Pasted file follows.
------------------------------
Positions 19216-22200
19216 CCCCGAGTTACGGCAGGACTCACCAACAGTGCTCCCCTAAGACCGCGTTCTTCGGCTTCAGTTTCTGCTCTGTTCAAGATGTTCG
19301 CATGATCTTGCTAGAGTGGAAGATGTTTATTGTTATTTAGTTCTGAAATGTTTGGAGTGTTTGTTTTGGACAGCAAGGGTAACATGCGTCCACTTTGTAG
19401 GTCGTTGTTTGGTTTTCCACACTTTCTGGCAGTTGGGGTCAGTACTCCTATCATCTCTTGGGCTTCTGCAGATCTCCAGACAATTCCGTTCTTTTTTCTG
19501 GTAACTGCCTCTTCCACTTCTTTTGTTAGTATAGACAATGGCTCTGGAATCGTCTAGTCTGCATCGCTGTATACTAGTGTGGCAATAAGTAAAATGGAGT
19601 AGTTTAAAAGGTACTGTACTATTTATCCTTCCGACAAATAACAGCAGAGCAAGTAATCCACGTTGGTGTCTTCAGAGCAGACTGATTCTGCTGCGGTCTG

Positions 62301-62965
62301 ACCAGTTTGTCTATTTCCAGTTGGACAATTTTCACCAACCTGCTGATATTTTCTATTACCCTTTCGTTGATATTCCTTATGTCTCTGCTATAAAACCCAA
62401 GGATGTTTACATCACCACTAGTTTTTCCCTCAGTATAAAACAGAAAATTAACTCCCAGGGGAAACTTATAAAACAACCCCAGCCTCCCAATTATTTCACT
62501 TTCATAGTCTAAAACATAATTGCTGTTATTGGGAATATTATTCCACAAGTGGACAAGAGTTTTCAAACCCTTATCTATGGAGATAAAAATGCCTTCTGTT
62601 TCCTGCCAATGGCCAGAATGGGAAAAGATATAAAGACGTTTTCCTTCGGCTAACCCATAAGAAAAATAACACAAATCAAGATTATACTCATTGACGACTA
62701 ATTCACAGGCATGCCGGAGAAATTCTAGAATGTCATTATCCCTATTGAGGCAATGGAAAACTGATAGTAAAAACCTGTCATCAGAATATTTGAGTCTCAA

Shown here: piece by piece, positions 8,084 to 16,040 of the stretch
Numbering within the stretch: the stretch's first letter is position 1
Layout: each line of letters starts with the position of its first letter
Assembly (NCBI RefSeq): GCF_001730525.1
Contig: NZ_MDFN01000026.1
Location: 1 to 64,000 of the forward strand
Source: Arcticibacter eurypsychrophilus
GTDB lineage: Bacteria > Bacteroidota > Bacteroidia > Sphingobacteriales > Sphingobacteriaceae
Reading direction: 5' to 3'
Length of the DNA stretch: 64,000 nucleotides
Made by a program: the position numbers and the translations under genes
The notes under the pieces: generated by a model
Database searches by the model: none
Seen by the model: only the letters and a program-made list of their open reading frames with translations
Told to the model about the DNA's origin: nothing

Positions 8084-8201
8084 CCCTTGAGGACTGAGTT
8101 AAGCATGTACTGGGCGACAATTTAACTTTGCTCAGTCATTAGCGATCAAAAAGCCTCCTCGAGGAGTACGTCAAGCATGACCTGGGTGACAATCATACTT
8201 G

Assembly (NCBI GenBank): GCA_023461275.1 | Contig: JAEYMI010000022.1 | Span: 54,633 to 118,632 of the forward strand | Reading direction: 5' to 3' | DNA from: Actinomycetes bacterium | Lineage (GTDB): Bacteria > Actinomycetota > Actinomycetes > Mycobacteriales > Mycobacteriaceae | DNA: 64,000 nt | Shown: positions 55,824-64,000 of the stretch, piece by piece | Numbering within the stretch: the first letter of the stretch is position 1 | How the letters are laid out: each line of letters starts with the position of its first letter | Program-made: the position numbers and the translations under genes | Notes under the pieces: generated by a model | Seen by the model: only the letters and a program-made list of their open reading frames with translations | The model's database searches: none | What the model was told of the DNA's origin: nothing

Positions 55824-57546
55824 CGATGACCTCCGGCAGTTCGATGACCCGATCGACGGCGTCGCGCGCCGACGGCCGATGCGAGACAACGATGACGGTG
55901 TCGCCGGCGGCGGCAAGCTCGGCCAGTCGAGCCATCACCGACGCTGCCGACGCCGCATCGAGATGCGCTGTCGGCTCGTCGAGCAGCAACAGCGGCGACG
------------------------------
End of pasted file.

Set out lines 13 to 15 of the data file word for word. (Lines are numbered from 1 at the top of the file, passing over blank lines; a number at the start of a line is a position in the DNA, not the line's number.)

Shown here: piece by piece, positions 8,084 to 16,040 of the stretch
Numbering within the stretch: the stretch's first letter is position 1
Layout: each line of letters starts with the position of its first letter